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Hostage Three by Nick Lake

Hostage three coverA review by Nalini Haynes

★★★★★ five out of five stars

Amy Fields is Hostage Three, renamed by Somali pirates to dehumanise her in case they ‘have’ to kill her. After the opening scene where the pirates are about to shoot Amy, Hostage Three time-shifts to three months earlier, explaining how Amy went from schoolgirl to captive about to be shot.

Cut scenes develop Amy’s history, exploring her memories to build convincing family relationships in the present. Amy’s mother suffered from mental illness, behaving erratically until her suicide that devastated Amy.

Amy and Farouz, a young pirate, fall in love. Farouz shares his story of a happy family destroyed by rebels murdering his parents and his brother Abdirashid sacrificing himself to save them both. Amy’s story paints her father as a pirate – a merchant banker partially responsible for the Global Financial Crisis – contrasting with Farouz’s story of a country torn by war, whose impoverished people turn to piracy to survive.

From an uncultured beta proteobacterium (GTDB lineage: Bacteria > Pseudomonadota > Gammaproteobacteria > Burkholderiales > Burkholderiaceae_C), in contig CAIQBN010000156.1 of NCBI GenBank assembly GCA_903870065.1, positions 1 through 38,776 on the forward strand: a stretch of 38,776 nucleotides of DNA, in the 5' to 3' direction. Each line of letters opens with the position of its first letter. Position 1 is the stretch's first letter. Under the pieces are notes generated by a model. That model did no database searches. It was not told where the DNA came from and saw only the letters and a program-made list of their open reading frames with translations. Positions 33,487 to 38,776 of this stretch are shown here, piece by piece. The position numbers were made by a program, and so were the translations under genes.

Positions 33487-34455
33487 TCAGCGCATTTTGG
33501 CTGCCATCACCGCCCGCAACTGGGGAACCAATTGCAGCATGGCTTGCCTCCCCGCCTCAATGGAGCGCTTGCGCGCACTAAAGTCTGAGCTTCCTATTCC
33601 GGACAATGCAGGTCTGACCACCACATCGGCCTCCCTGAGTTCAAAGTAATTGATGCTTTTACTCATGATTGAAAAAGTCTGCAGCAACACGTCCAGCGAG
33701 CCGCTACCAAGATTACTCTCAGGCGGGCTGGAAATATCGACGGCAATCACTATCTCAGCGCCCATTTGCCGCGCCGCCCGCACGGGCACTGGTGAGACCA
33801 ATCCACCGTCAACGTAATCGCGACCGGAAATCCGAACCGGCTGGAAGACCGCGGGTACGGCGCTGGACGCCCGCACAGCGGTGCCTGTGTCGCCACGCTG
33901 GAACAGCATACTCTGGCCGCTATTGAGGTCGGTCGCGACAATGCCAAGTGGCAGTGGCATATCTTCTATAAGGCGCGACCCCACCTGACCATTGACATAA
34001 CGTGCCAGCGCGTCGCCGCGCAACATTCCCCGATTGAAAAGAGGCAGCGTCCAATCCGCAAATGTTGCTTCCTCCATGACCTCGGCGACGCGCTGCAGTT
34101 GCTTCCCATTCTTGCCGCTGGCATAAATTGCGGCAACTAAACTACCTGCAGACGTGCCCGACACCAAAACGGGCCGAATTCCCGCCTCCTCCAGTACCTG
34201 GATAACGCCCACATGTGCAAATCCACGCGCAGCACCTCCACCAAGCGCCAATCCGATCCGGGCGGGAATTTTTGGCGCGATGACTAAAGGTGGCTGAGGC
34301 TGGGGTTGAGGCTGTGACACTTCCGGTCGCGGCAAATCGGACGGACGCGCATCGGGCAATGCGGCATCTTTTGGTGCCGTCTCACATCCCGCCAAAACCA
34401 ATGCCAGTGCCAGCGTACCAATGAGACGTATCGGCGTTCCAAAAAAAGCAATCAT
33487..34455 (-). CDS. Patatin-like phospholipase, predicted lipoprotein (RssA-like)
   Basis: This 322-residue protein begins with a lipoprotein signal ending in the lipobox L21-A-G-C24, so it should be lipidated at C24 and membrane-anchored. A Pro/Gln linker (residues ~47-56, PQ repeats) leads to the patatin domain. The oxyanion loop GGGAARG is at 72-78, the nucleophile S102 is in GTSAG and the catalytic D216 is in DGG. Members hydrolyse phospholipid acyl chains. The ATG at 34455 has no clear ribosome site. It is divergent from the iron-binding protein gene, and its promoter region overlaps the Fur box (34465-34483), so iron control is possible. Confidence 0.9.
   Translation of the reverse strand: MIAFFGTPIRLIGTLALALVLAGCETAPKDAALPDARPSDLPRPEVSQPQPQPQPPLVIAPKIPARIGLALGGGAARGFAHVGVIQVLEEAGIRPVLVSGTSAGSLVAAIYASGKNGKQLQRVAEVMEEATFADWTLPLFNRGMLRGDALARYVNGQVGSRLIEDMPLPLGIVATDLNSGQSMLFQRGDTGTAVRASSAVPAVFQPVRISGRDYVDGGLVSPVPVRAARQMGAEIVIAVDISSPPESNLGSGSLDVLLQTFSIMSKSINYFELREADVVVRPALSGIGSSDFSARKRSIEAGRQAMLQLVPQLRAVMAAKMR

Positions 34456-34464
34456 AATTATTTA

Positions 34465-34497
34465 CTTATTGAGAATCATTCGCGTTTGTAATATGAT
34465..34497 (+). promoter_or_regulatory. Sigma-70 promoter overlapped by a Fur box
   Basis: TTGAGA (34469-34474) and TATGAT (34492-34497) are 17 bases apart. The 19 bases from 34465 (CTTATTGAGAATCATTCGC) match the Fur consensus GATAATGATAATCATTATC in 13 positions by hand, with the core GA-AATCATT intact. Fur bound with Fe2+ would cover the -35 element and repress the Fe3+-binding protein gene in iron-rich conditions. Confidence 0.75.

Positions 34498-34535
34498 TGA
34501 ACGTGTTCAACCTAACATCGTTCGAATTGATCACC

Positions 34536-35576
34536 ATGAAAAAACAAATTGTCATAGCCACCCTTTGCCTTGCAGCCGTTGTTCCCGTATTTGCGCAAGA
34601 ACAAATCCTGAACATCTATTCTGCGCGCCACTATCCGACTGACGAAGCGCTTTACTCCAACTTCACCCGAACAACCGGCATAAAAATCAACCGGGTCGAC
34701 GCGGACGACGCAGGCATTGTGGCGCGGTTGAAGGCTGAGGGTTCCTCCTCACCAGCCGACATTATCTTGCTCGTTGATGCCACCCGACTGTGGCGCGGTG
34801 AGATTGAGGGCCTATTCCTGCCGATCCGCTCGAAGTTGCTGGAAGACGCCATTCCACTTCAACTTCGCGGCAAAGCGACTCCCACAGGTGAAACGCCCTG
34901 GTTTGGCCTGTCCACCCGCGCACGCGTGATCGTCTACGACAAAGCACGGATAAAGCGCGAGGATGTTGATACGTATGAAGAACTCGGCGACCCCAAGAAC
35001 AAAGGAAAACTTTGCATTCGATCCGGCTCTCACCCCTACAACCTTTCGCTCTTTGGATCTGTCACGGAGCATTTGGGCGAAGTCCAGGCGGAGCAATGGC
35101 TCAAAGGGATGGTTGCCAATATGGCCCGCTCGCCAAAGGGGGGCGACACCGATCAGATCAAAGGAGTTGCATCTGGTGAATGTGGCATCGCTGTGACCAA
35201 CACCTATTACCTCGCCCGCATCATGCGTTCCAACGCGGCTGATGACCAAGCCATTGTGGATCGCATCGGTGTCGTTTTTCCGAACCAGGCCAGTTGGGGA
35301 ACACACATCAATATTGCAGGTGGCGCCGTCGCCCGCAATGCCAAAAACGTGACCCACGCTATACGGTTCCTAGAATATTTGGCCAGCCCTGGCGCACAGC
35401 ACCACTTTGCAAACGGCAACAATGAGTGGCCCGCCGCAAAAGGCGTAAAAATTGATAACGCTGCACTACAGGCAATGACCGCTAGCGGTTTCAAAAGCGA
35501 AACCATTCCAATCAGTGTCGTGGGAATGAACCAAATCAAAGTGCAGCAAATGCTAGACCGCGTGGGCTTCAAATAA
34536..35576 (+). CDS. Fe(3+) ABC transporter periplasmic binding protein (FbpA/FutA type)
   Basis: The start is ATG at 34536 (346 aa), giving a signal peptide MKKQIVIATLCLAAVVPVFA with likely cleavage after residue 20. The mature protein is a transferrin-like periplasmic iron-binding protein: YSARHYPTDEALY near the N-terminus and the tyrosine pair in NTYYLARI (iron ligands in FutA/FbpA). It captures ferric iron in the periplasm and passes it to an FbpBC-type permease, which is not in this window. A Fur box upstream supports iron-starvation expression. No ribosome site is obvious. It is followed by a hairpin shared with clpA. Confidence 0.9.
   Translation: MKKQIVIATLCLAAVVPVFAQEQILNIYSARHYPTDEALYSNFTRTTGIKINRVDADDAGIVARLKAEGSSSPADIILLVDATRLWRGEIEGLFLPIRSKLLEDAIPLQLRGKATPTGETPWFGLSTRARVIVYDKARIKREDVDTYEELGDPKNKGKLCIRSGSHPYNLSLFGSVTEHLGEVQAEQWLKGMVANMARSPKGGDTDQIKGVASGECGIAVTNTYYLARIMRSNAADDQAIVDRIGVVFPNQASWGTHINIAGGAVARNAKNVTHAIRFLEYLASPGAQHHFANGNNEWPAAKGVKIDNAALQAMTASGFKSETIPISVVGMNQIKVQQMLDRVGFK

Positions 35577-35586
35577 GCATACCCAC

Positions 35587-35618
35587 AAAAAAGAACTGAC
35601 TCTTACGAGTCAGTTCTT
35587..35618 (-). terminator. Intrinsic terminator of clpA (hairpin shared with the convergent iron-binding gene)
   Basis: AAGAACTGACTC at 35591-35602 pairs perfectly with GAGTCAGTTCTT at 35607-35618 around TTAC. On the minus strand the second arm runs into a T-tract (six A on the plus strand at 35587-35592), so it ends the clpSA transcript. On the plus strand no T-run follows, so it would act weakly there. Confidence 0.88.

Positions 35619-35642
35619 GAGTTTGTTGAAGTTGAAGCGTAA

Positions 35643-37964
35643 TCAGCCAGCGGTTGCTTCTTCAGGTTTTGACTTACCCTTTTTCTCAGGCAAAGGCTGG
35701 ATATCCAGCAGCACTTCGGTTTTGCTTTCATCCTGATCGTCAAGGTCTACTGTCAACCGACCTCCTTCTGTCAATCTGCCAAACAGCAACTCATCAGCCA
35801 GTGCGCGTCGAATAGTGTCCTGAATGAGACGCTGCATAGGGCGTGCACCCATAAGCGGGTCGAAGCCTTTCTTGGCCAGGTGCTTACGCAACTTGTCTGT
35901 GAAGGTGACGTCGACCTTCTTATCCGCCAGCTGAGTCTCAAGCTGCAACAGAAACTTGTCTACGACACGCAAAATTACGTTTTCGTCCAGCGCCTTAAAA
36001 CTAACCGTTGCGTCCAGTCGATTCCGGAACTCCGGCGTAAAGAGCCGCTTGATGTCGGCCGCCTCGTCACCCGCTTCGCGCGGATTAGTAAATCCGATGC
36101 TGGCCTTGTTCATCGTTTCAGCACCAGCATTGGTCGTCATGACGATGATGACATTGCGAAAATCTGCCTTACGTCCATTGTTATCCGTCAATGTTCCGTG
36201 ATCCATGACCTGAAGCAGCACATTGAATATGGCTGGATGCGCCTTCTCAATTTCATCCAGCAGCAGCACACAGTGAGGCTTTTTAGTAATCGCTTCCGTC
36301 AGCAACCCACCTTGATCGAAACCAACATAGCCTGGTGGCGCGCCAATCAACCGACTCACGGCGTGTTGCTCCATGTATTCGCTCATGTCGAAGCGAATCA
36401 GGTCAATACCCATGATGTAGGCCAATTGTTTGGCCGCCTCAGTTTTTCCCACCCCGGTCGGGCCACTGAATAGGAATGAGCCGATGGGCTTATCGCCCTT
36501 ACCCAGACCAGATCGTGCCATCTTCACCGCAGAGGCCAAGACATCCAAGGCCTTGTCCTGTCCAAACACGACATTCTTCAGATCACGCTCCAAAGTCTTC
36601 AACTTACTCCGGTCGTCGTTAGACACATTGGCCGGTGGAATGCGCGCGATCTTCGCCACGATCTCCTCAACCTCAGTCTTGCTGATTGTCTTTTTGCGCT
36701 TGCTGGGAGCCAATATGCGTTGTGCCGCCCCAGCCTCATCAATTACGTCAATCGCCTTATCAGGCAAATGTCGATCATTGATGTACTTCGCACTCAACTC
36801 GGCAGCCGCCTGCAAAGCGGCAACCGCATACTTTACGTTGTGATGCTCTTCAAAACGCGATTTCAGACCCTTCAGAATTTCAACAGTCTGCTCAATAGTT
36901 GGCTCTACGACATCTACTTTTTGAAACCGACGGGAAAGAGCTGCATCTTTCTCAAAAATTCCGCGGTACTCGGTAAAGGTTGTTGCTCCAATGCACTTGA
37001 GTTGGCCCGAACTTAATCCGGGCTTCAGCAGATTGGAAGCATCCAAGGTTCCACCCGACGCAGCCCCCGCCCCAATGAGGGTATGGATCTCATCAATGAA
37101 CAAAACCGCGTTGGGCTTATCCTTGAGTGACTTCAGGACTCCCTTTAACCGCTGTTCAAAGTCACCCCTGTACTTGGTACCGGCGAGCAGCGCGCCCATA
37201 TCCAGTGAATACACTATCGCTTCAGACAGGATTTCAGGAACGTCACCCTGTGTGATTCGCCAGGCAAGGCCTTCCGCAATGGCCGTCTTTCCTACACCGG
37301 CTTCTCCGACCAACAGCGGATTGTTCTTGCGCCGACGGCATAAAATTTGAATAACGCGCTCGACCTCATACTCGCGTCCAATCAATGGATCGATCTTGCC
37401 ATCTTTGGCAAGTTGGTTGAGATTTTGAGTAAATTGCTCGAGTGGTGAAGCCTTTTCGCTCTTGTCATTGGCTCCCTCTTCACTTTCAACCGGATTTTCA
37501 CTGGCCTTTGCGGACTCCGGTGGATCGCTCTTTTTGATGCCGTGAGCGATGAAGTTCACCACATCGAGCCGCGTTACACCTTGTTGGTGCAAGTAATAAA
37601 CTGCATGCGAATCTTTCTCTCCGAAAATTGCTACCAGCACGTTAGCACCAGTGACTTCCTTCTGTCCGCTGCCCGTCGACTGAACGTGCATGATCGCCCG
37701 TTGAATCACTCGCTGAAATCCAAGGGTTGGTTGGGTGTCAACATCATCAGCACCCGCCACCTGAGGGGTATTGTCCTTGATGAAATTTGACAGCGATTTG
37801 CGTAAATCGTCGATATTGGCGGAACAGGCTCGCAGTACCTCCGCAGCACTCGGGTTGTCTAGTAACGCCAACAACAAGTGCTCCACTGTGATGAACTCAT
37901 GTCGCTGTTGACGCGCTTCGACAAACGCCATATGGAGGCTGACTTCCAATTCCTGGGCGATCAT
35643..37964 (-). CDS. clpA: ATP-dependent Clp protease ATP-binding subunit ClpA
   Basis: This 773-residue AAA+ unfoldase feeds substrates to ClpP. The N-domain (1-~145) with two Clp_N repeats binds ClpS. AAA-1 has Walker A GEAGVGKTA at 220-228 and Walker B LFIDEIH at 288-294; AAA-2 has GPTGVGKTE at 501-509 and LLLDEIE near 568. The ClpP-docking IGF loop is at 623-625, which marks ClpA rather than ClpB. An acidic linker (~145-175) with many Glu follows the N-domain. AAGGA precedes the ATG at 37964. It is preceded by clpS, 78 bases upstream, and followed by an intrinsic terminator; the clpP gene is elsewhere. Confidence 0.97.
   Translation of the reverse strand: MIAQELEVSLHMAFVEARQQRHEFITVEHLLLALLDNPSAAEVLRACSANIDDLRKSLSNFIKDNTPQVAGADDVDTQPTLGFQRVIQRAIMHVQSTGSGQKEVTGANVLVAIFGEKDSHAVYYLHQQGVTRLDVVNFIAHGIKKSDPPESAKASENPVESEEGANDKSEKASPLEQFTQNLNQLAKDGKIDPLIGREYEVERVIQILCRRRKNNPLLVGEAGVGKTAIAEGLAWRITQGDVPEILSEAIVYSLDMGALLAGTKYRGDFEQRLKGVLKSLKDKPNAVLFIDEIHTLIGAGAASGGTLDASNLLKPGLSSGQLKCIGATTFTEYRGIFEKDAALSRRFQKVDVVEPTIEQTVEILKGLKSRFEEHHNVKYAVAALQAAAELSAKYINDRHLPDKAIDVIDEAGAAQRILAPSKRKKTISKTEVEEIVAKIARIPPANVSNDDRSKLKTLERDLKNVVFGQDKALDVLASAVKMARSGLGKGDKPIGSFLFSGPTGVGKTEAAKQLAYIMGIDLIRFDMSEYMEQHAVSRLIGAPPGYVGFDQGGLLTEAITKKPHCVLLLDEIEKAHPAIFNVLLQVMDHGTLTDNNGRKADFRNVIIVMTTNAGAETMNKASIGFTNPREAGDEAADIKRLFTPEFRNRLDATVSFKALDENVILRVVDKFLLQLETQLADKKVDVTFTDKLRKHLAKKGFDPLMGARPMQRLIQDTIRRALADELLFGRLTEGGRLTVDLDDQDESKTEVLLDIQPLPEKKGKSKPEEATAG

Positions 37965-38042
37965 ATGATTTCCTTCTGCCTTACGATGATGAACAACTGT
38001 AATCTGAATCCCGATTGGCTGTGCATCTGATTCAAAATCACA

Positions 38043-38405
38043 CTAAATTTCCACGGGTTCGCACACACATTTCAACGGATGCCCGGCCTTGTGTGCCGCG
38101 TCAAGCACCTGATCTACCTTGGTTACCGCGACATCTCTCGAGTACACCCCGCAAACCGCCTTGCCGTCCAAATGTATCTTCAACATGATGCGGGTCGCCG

Hostage Three is like Kiterunner although the central character and storyteller is a white half-British half-American teenage girl. Although Hostage Three examines many similar issues, starting from a more relatable framework may make it more readable for some. Hostage Three is neither as brutal nor as explicit as Kiterunner.

My only criticism of Hostage Three is Amy’s claim that her mother compartmentalised her illness, hiding it from all at work except her manager. This may have been meant as the naivety of a teen but it appeared the author believed it was possible to conceal an illness so severe the sufferer was hospitalised repeatedly, even undergoing electroshock therapy for depression.

Hostage Three is riveting: a powerful, compelling story with believable characters bridging worlds, creating understanding while fearful. Set aside a few hours to read this book in one sitting. This is masterpiece is highly recommended for discussion groups. Like Kiterunner, Hostage Three will become required reading for secondary and tertiary literature classes.

Nalini is an award-winning writer and artist as well as managing editor of Dark Matter Zine.


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